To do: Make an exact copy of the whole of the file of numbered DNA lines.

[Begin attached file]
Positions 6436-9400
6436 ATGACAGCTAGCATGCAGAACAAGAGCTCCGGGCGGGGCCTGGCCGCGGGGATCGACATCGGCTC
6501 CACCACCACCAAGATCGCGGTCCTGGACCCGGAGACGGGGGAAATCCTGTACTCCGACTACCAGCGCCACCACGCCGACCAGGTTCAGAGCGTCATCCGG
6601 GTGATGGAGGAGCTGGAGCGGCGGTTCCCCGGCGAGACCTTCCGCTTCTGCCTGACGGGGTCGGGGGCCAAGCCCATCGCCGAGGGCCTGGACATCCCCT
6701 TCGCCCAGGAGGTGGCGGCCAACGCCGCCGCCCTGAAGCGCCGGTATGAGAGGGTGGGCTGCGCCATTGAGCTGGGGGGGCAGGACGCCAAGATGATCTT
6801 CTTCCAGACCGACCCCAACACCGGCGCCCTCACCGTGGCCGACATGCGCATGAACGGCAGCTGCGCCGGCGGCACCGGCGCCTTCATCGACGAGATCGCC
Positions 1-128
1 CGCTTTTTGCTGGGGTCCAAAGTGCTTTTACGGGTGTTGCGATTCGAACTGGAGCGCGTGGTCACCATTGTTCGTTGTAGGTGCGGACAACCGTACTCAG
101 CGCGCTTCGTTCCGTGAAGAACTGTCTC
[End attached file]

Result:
Positions 6436-9400
6436 ATGACAGCTAGCATGCAGAACAAGAGCTCCGGGCGGGGCCTGGCCGCGGGGATCGACATCGGCTC
6501 CACCACCACCAAGATCGCGGTCCTGGACCCGGAGACGGGGGAAATCCTGTACTCCGACTACCAGCGCCACCACGCCGACCAGGTTCAGAGCGTCATCCGG
6601 GTGATGGAGGAGCTGGAGCGGCGGTTCCCCGGCGAGACCTTCCGCTTCTGCCTGACGGGGTCGGGGGCCAAGCCCATCGCCGAGGGCCTGGACATCCCCT
6701 TCGCCCAGGAGGTGGCGGCCAACGCCGCCGCCCTGAAGCGCCGGTATGAGAGGGTGGGCTGCGCCATTGAGCTGGGGGGGCAGGACGCCAAGATGATCTT
6801 CTTCCAGACCGACCCCAACACCGGCGCCCTCACCGTGGCCGACATGCGCATGAACGGCAGCTGCGCCGGCGGCACCGGCGCCTTCATCGACGAGATCGCC
Positions 1-128
1 CGCTTTTTGCTGGGGTCCAAAGTGCTTTTACGGGTGTTGCGATTCGAACTGGAGCGCGTGGTCACCATTGTTCGTTGTAGGTGCGGACAACCGTACTCAG
101 CGCGCTTCGTTCCGTGAAGAACTGTCTC